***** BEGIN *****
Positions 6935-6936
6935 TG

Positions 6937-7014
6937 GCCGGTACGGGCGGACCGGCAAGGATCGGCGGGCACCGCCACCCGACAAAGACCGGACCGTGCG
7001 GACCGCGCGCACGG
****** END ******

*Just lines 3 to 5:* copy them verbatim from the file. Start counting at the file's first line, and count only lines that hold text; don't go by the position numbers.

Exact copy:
Positions 6937-7014
6937 GCCGGTACGGGCGGACCGGCAAGGATCGGCGGGCACCGCCACCCGACAAAGACCGGACCGTGCG
7001 GACCGCGCGCACGG